The more professional of the bunch, LinkedIn has proven to build great relationships within the industry and create a space for groups within the entertainment industry. Remember to keep all profiles consistent to avoid any confusion on who you are and what you do.
5. Find a referral (hot or warm).
Once you make a list of your top talent agent picks spread the word within your professional circle. It’s likely someone you know will have some sort of connection to those agencies. If you have an industry referral it’s a lot easier to get a foot in the door than for you to try and break in yourself. A hot referral is when someone will personally ask their agency to consider you for their roster. A warm referral is someone who allows you to mention them in your cover letter to the agency.
6. Construct an agent email.
Keep your email brief and respectful. Note your recent career highlights, training, credits, background, and what roles or character types you believe you are right for. Bullets are best for highlights and keep paragraphs short. Include a line or two about their agency and why you think you would make a great team. This proves you’ve done your research and see this as more of a partnership than a transaction. Be sure to include a link to an online profile like Backstage so they can click and see your work.
Once you have your perfect agent pitch package together, you’re ready to execute. If you submit and don’t hear anything back reach out a few weeks later to follow up. They may not be interested in taking you on as a client or it just may not be the best time for them to sign you. However, be sure to check their website first to see if they’re currently taking submissions so you don’t start off on the wrong foot.
Having all the right materials prior to submission is key to looking professional and being taken seriously as an artist. Pro tip: SAG-AFTRA and the Association of Talent Agents are two great resources to find reputable agencies.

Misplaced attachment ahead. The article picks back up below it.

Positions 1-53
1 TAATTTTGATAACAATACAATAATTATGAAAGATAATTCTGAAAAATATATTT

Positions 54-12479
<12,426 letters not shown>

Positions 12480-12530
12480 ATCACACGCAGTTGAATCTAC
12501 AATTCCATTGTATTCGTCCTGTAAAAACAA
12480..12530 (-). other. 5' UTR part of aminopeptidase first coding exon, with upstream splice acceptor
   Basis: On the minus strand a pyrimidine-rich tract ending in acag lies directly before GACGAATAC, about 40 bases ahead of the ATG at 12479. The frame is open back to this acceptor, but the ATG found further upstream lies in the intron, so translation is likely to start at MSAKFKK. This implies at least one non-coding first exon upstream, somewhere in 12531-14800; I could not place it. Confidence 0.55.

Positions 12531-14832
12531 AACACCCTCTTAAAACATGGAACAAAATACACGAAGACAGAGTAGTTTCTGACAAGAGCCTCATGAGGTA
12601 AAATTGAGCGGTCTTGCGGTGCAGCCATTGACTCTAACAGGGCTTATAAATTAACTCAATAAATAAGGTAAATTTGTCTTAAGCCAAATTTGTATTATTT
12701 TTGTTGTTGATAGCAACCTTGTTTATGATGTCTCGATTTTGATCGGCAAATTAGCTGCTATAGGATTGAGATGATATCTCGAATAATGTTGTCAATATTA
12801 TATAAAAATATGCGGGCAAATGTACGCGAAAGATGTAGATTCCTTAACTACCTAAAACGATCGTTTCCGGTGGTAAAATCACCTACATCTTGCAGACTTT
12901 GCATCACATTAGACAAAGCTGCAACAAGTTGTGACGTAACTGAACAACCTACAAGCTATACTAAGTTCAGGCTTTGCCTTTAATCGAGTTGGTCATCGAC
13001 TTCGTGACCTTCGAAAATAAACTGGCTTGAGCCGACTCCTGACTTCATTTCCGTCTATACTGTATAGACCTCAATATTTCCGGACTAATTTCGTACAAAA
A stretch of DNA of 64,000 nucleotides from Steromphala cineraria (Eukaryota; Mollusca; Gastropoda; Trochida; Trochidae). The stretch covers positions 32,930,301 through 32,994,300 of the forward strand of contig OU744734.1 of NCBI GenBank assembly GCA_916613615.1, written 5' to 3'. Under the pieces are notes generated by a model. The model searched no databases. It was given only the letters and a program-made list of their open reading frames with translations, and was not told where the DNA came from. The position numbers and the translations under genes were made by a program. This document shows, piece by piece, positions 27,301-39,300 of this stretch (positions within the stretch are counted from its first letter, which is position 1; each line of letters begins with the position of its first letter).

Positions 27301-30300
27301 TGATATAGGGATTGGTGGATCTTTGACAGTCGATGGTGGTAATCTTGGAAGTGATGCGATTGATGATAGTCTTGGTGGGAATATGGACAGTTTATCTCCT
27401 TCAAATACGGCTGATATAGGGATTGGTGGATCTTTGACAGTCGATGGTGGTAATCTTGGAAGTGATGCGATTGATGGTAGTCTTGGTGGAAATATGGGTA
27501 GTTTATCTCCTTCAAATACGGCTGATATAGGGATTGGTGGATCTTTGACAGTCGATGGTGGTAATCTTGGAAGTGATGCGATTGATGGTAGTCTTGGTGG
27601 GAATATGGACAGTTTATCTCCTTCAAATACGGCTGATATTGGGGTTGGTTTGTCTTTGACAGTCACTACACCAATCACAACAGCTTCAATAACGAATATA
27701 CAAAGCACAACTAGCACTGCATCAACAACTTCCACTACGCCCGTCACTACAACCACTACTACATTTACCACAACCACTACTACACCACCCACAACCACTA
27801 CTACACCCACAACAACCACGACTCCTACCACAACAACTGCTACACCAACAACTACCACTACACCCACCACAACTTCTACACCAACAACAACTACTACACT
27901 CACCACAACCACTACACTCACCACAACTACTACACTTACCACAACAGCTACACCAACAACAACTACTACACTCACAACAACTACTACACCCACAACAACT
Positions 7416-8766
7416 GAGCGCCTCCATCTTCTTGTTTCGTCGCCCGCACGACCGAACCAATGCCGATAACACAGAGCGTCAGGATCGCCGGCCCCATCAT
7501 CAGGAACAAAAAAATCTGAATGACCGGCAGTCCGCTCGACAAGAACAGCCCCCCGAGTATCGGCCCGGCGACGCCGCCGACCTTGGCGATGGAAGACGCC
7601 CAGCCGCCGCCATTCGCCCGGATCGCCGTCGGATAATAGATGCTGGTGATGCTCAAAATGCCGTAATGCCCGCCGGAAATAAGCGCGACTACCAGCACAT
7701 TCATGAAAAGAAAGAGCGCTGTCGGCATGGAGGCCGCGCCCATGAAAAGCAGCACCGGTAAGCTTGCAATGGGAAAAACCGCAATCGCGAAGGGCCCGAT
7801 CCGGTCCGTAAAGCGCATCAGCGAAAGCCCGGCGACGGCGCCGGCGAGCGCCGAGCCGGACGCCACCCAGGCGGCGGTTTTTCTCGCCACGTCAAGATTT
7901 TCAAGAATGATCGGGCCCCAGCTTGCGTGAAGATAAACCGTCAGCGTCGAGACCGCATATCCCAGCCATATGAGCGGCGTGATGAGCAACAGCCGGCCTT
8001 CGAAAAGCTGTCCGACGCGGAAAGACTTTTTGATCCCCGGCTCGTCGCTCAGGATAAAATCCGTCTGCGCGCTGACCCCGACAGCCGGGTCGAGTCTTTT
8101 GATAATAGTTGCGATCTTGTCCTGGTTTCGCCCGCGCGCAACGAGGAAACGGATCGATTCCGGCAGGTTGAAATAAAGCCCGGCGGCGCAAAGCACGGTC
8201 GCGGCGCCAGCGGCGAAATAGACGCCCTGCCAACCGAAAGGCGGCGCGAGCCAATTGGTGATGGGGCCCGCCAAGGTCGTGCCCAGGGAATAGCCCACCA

Photo Source: Photo by Christina Morillo from Pexels
In order for any actor to succeed in this highly competitive market, it’s essential for key decision-makers to see them as marketable, talented, and in demand. It’s typically standard for professional actors to have a solid submission package that includes a demo reel, professional clips, headshots, and online profile links. In addition, using the power of media can help boost your visibility and help you stand out from thousands of other actors.
Many actors are busy with training, day jobs, and auditioning that they don’t think to include publicity into their overall strategic career plan, and if they do, they’re quickly reminded that publicists come with a hefty price tag. One that most actors can’t afford. Media outlets like TV, print, and podcasts are an amazing way to get seen by millions and potentially promote upcoming projects. Reporters and hosts are always looking for a human angle that can add value to their show, so with some creative pitching, media training, and persistence, you can go from unknown to a rising star in just seconds on the air.
Here are just a few ways you can score free publicity.